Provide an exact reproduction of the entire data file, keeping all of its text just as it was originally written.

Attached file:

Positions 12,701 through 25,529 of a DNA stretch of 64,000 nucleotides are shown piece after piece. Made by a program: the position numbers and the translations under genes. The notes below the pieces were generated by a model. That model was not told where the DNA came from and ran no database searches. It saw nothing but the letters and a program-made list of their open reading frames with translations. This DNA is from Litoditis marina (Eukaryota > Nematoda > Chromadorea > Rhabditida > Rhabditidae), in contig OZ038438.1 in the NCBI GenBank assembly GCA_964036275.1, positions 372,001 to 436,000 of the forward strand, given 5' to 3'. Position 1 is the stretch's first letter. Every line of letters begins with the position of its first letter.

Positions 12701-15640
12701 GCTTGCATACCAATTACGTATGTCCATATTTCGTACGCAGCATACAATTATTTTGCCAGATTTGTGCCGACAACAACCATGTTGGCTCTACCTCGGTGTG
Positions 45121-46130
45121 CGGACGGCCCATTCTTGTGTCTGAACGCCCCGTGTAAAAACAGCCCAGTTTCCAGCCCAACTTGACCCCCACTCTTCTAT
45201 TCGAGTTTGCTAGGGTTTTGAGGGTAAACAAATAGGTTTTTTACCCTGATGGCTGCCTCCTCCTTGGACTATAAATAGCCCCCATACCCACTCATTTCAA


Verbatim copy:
Positions 12,701 through 25,529 of a DNA stretch of 64,000 nucleotides are shown piece after piece. Made by a program: the position numbers and the translations under genes. The notes below the pieces were generated by a model. That model was not told where the DNA came from and ran no database searches. It saw nothing but the letters and a program-made list of their open reading frames with translations. This DNA is from Litoditis marina (Eukaryota > Nematoda > Chromadorea > Rhabditida > Rhabditidae), in contig OZ038438.1 in the NCBI GenBank assembly GCA_964036275.1, positions 372,001 to 436,000 of the forward strand, given 5' to 3'. Position 1 is the stretch's first letter. Every line of letters begins with the position of its first letter.

Positions 12701-15640
12701 GCTTGCATACCAATTACGTATGTCCATATTTCGTACGCAGCATACAATTATTTTGCCAGATTTGTGCCGACAACAACCATGTTGGCTCTACCTCGGTGTG
Positions 45121-46130
45121 CGGACGGCCCATTCTTGTGTCTGAACGCCCCGTGTAAAAACAGCCCAGTTTCCAGCCCAACTTGACCCCCACTCTTCTAT
45201 TCGAGTTTGCTAGGGTTTTGAGGGTAAACAAATAGGTTTTTTACCCTGATGGCTGCCTCCTCCTTGGACTATAAATAGCCCCCATACCCACTCATTTCAA